H.P. Lovecraft and Haunted Houses

LovecraftI finally tore off the plastic that wrapped H.P. Lovecraft – The Complete Fiction in pristine newness. This classic-bound tome that I bought from Barnes & Noble sat on my bookshelf for a long time, waiting to be fondled – such a dirty, dirty book! I had several of Lovecraft’s stories in digital format, so there was no hurry to tear open this book and strip away its protective packaging. But I did not have his complete works. Not on my Kindle device, not on my Nook. I wanted to see if he had written any haunted house tales. The easiest way to check on this was to open the classic-bound book. And so I did.

The table of contents listed several possible haunted house stories. I read three of them:

  • The Picture in the House (Originally published in National Amateur –1921)
  • The Rats in the Walls (Originally published in Weird Tales – 1924)
  • The Shunned House (Also Published originally in Weird Tales – 1937)

 

LovecraftMan

Before I get into the specifics of these haunting tales, it would help to take note of a few things about the author himself.  What do I know of Lovecraft? He was a prolific horror writer of the early part of the twentieth century.  He wrote short stories and novelettes for various pulp magazines, including Weird Tales.  He did not achieve fame until after his death and he died in poverty. 

God, what I wrote seems pretty damn sad.  But I want to look at in another way, a way that is, shall I say, more inspiring? Lovecraft reminds me of today’s blogger and indie writer.  Fame is far away, but indie writers plug away at the keyboard, not for riches but on account of their “love” for the “craft” (“Lovecraft!” Sorry, I had to!).  Their work is displayed either in the blogosphere or at self-publishing outlets such as Kindle Direct Publishing at Amazon.com.  These writers network with other writers. The communities of writers read each other’s work and offer praise and constructive criticism.  And they have fun!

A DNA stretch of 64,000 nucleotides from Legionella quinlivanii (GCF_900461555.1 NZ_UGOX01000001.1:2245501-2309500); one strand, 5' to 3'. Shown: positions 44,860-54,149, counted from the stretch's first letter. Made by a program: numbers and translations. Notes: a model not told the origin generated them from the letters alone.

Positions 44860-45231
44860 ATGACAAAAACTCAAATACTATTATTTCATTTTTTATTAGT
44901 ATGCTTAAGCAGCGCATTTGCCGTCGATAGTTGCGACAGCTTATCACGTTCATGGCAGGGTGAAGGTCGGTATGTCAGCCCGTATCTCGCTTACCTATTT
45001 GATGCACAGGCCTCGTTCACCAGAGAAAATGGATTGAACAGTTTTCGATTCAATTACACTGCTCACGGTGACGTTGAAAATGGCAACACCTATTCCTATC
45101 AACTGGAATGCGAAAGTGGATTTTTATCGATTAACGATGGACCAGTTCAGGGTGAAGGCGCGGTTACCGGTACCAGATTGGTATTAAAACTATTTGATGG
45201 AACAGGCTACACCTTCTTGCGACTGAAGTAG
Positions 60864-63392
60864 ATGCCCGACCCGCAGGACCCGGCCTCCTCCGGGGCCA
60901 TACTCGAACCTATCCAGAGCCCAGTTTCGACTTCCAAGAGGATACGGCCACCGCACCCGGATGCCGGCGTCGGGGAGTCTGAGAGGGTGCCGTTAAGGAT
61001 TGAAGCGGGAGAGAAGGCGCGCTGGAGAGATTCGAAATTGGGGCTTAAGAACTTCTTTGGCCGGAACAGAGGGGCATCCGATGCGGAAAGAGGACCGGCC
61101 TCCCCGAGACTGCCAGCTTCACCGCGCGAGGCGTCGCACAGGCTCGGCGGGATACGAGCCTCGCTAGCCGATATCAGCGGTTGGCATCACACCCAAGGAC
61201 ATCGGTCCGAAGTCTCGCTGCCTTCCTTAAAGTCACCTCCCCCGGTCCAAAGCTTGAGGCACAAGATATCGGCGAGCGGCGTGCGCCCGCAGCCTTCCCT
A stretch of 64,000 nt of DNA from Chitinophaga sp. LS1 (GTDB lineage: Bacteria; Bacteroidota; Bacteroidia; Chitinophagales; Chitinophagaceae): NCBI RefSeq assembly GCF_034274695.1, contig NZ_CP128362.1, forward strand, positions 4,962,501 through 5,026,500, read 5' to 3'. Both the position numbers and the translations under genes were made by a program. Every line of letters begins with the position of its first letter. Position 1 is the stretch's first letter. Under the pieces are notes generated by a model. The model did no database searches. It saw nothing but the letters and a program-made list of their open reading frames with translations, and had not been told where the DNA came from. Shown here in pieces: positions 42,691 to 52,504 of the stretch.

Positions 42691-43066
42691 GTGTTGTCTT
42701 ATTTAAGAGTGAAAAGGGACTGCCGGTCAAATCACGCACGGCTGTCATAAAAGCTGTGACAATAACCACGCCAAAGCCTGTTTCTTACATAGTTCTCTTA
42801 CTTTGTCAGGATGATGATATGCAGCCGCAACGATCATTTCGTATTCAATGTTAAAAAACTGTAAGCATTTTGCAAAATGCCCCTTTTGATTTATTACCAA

There was no Internet back in Lovecraft’s day. Perhaps the pulp magazine was the blog of yesteryear – the place for unknowns to share their work with the larger world. Or, at least, with that small portion of the larger world that sought out genre specific tales at a cheap price. Through these magazines and other journals, such as the United Amateur Press Association (ohhh but how “indie” sounds so much better than “amateur!”), Lovecraft shared his work. He corresponded with other such writers via handwritten letters and befriended them, even though they never met person to person. Ahh, such is the way with today’s indie writers, only the Internet makes the process so much easier.

As an indie horror writer, I knew I had to pay homage to Lovecraft eventually. So I will to so now. However, he was not a gigantic contributor to the paranormal genre. Ghosts are usually the key ingredients for any haunted house tale. But Lovecraft didn’t have that much to say about ghosts.

From the introduction of H.P. Lovecraft – The Complete Fiction:

As Lovecraft’s work progressed, he himself began eschewing traditional supernaturalism more and more. He had, in fact, never used such conventional tropes as the vampire, the ghost, or the werewolf…